Brivaracetam is believed to act by binding to the ubiquitous synaptic vesicle glycoprotein 2A (SV2A), like levetiracetam. but with 20-fold greater affinity.[7][8] There is some evidence that racetams including levetiracetam and brivaracetam access the luminal side of recycling synaptic vesicles during vesicular endocytosis. They may reduce excitatory neurotransmitter release and enhance synaptic depression during trains of high-frequency activity, such as is believed to occur during epileptic activity. [9]

Pharmacokinetics[edit]

Brivaracetam exhibits linear pharmacokinetics over a wide dose range, is rapidly and completely absorbed after oral administration, has an elimination half-life of 7 to 8 hours, and has plasma protein binding of less than 20%. It is extensively metabolized (>90%), primarily via hydrolysis of the acetamide group, and secondarily through hydroxylation mediated by the liver enzyme CYP2C19. The three major metabolites (hydroxy, acid, and hydroxyacid) are pharmacologically inactive. Brivaracetam is eliminated as urinary metabolites, with over 95% of a radioactive test dose recovered in the urine within 72 hours, including only 8.6% as unchanged brivaracetam.[10]

Chemical and physical properties[edit]

Levetiracetam, for comparison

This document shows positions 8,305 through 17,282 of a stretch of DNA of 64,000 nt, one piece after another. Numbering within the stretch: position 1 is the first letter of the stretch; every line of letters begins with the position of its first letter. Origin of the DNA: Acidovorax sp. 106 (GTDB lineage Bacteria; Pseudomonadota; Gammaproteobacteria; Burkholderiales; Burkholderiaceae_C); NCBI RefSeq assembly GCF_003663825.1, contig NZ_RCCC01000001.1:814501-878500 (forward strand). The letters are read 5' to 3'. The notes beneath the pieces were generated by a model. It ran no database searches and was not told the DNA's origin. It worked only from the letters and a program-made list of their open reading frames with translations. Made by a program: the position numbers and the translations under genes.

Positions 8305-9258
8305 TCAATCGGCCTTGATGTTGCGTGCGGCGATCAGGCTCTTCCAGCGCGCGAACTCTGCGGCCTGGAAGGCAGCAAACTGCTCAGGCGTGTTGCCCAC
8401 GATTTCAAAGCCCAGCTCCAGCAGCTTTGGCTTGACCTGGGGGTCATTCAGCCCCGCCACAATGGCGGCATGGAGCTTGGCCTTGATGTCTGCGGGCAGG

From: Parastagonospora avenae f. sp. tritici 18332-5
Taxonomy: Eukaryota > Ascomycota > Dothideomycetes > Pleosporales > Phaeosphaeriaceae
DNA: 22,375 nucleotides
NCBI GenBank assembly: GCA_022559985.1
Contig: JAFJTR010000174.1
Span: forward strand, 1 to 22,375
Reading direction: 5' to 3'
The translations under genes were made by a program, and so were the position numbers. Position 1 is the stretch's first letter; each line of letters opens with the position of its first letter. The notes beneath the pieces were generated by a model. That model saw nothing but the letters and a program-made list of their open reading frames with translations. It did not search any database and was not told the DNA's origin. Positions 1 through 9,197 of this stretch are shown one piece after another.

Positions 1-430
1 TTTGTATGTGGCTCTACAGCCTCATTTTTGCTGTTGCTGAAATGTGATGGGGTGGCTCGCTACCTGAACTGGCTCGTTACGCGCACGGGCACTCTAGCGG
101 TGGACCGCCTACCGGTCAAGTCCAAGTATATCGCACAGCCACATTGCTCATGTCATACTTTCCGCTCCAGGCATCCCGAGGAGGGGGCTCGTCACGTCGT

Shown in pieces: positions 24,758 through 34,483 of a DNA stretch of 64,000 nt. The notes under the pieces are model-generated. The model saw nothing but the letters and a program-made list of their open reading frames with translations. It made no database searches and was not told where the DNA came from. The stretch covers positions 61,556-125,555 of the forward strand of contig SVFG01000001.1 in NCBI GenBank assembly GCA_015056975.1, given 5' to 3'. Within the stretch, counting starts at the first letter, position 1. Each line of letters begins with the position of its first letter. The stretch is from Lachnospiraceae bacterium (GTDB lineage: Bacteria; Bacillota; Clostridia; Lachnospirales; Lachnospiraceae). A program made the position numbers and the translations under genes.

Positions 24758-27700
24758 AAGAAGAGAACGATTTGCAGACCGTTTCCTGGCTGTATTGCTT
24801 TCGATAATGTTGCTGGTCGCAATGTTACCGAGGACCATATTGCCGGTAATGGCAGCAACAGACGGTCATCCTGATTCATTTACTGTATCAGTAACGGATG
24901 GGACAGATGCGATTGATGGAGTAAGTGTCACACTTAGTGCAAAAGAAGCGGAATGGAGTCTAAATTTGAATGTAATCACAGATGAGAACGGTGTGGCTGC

Brivaracetam is the 4R-propyl analogue of the anticonvulsant levetiracetam.

History[edit]

Positive preliminary results from stage III trials were recorded in 2008,[11] along with evidence that it is around 10 times more potent for the prevention of certain types of seizure in mouse models than its analogue levetiracetam.[12]

On 14 January 2016, the European Commission,[5] and on 18 February 2016, the Food and Drug Administration[13] approved brivaracetam under the trade name Briviact. The Drug Enforcement Administration (DEA) has issued an interim final rule[clarification needed] placing brivaracetam into schedule V of the Controlled Substances Act (CSA) effective 12 May 2016.[14] As of May 2016, brivaracetam is not approved in other countries, including Australia, Canada and Switzerland.

References[edit]

  1. ^ "Briviact (brivaracetam) Tablets, for Oral Use; Oral Solution; Injection, for Intravenous Use. CV. Full Prescribing Information" (PDF). UCB, Inc., Smyrna, GA 30080. Retrieved 27 August 2016.